Monday, 30 April 2012

Cookbooks part one - covers

We New Zealanders sure do love our cookbooks. A brief glance in any cookbook section of the store reveals a book for every possible occasion or taste. I’m planning to do a couple of posts on cookbooks: this one will be about covers, and the next one will focus on what’s inside.
The standard cover for a cookbook features, unsurprisingly, (a) food, or (b) a famous cook holding food.

There seem to be niche markets within the broader 'cook books' genre. Below I've selected three cook books primarily targeted at women, versus three primarily targeted at men.

The fonts for the more 'feminine' cookbooks are decorative and scriptlike; the fonts for the 'masculine' cookbooks are less adorned and in all caps. We have darker colours and men in staunch poses in Stoked and Jaimie's 30 Minute Meals and pink and frills in Saved by Cake and Gorgeous Cakes. Apparently the cake-baking marketing is almost exclusively aimed at women.
Looking at Marian Keye's Saved by Cake in more detail, I've decided I really like this cover. This cover just captures the essence of Marian Keyes: quirky, girly, and good fun. The target market for this book is readers of her novels, as well as women that like baking.

The layout of this cover is very good: the text is well organised so you first read the author's name, then the name of the recipe book, then the sub-title. The script typeface used for the title is reminiscent of icing and fits with the slightly quirky overall feel of the book.  The curved layout of the title echos the curve of the author's head, which then draws your eye down to the photo of the author, then to all the cakes she's making. The colours are also eye-catching and work well with each other.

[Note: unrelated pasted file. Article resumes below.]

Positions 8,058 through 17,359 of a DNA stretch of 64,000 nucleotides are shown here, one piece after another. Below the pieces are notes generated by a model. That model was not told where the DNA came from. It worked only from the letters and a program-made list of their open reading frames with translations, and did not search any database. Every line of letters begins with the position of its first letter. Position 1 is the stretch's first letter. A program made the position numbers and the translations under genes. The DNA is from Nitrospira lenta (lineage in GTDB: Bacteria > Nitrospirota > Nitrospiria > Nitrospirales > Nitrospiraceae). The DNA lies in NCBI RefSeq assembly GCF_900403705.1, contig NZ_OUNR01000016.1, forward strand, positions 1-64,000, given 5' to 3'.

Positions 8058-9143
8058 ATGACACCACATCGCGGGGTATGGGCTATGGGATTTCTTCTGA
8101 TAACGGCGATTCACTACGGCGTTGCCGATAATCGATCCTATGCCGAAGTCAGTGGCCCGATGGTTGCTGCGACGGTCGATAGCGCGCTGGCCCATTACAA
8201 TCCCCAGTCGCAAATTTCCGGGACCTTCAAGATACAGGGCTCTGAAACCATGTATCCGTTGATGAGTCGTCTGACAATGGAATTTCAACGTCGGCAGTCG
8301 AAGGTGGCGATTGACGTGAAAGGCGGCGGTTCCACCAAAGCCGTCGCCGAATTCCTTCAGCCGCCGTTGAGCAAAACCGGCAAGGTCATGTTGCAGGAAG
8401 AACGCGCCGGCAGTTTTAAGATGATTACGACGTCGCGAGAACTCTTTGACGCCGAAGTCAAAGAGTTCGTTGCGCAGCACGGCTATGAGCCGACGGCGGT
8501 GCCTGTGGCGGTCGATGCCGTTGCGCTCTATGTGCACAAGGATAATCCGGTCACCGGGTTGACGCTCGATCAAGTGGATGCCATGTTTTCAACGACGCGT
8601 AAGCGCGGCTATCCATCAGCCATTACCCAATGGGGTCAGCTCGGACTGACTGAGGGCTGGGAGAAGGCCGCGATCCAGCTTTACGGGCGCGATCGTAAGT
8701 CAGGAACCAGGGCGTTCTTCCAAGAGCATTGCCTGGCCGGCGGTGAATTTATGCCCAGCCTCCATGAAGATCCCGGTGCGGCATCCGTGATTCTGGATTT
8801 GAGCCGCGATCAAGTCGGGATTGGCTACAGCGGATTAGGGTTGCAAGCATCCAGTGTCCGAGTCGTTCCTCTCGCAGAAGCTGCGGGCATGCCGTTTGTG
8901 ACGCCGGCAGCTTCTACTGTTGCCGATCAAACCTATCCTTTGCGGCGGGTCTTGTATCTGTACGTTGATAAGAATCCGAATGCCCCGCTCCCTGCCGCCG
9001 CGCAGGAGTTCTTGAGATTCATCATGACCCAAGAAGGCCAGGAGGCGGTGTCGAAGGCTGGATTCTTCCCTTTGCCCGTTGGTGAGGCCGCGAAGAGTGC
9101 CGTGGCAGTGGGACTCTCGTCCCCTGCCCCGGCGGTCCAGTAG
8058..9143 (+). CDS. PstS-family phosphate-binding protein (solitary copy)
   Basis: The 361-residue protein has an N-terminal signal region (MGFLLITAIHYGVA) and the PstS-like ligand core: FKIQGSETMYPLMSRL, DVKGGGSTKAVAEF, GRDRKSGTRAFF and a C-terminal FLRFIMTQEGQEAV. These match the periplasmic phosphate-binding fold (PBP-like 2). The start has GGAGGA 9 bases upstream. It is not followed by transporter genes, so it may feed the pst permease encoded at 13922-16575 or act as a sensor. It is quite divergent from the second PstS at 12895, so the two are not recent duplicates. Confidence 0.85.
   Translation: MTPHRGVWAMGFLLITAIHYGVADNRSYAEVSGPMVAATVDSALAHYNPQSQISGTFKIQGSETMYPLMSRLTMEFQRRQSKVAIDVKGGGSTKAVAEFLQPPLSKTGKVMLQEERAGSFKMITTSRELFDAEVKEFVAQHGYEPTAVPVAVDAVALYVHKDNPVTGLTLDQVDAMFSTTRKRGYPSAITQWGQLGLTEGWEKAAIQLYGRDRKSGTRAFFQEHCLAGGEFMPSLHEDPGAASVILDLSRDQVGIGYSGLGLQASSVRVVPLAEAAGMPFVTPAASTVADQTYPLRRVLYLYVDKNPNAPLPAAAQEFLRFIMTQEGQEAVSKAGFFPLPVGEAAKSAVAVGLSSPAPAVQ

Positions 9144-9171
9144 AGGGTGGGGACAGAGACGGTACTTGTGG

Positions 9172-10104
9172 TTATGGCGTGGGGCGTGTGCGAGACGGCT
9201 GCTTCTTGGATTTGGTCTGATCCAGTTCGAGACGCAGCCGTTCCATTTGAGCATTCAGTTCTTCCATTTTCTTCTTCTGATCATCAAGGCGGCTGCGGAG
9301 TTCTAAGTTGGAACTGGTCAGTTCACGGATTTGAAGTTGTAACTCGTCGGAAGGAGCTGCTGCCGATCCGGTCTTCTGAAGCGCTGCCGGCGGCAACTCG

One thing I don't like is how the 'y' of 'Keyes' is hooked around the 'C' from 'Cake' on the line below. I think this makes the title overly-fussy, particularly given the existing fussyness of the script typeface for 'Cake'.

This cover has a strong layout, and is clearly targeting men as well as women, but it doesn't look like a cook book at first glance - you have to assume it's a cookbook because of where it's shelved. If you saw this book out of context, you would have to either read the title, or recognise Jamie Oliver from the photo to identify that this book is a cookbook. Jaime Oliver is a very famous cook, but it's questionable whether people would recognise him at a distance in a photo that isn't a close-up of his face.

There are lots of things I like about this cover, and some things I don't. Firstly, the central image of the tart is striking, and immediately tells you that this is a cookbook. The text layout works well and the combination of the slab serif typeface for 'Treats From' and script typeface for 'little and Friday' evokes an old-fashioned, quirky feel. Teal seems to be an in-colour with cookbooks at the moment so this book is on-trend.  This cover also feels lovely to hold, with a quarter cloth binding.

What don't I like about this cover? The script typeface is a little hard to read, and I'm not sure why there's a full-stop after friday. Also, the 'treats from' and 'little and friday' seem somewhat removed from each other, even though that is the full title of the book.

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